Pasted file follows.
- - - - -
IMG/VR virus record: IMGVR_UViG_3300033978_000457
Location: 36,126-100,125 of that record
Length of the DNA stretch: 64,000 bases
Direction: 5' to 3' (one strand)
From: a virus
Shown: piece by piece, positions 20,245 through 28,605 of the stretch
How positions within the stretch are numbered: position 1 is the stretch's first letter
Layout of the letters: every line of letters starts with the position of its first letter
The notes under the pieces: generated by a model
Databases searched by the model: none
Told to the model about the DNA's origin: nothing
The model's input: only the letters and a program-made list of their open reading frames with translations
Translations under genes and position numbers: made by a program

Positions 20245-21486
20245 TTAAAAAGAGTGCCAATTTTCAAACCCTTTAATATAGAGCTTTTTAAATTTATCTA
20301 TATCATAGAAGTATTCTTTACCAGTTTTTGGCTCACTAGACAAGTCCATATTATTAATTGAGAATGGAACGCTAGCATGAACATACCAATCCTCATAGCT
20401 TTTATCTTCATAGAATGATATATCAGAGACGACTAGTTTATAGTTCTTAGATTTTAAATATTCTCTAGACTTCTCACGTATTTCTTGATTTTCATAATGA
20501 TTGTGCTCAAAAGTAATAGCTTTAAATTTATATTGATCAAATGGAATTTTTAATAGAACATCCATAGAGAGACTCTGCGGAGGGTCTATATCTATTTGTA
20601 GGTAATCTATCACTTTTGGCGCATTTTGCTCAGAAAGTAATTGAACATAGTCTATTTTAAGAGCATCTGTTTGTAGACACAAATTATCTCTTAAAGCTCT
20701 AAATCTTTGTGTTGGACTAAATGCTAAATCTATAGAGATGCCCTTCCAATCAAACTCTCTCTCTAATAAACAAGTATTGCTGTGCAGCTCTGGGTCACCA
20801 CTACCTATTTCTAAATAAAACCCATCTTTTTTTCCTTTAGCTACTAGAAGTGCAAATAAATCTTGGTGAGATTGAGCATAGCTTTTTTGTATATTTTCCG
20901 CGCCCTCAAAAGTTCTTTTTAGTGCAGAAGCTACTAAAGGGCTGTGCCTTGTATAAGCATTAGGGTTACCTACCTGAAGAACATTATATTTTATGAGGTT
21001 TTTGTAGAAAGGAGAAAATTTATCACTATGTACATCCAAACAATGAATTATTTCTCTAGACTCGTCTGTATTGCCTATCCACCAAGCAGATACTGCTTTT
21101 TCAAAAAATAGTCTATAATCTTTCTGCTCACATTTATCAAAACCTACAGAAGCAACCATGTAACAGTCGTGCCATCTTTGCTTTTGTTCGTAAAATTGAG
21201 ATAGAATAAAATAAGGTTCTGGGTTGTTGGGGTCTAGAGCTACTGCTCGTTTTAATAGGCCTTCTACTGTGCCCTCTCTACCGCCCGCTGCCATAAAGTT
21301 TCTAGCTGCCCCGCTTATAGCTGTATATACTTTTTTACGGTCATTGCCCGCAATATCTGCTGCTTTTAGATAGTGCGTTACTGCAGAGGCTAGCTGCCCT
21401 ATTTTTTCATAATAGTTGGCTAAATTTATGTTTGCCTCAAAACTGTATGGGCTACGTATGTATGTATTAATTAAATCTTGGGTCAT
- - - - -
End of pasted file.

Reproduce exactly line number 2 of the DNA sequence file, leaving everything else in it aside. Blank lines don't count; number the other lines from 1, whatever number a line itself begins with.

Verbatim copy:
Location: 36,126-100,125 of that record